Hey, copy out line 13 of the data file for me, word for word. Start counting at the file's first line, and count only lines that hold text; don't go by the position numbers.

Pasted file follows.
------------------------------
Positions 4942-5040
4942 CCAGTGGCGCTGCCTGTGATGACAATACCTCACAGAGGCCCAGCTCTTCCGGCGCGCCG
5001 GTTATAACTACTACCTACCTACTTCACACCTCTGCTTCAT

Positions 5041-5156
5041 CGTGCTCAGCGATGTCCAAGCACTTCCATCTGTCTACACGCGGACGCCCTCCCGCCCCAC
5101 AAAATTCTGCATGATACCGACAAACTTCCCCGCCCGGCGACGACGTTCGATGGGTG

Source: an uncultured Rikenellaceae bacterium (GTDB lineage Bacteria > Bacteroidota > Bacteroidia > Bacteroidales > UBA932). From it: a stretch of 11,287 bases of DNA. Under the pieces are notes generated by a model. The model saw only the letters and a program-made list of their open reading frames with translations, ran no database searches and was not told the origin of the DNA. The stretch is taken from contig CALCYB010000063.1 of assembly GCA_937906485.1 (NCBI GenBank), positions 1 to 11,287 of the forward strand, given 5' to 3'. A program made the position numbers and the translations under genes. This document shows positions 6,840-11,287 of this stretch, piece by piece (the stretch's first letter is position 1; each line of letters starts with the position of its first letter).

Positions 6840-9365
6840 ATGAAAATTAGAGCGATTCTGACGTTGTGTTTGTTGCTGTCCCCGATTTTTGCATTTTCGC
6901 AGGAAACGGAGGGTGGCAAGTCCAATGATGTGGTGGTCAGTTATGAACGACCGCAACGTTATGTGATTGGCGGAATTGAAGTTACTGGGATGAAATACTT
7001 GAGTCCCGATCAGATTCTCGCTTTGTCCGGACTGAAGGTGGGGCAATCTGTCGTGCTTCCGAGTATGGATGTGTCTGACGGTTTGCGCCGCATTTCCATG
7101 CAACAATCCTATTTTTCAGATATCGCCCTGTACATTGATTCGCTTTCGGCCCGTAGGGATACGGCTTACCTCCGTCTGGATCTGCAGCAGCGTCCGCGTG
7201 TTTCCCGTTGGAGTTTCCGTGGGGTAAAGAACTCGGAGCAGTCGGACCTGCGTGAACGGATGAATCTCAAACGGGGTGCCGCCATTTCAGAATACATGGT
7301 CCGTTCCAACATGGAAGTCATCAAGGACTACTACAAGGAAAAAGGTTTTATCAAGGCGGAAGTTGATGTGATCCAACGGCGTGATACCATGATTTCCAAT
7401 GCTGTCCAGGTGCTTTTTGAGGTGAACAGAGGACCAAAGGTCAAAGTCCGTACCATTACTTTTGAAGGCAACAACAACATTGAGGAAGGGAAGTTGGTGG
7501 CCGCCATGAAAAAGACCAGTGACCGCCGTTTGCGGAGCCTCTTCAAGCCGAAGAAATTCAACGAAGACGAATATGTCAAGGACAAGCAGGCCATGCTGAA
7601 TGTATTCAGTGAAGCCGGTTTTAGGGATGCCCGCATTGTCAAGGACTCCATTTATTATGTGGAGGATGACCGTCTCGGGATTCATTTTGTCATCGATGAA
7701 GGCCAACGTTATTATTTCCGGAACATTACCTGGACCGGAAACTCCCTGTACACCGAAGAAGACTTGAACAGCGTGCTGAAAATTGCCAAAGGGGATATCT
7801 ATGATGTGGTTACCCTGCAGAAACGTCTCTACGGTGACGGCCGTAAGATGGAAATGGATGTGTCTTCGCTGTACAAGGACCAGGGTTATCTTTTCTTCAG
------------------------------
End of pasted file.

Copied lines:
7201 TTTCCCGTTGGAGTTTCCGTGGGGTAAAGAACTCGGAGCAGTCGGACCTGCGTGAACGGATGAATCTCAAACGGGGTGCCGCCATTTCAGAATACATGGT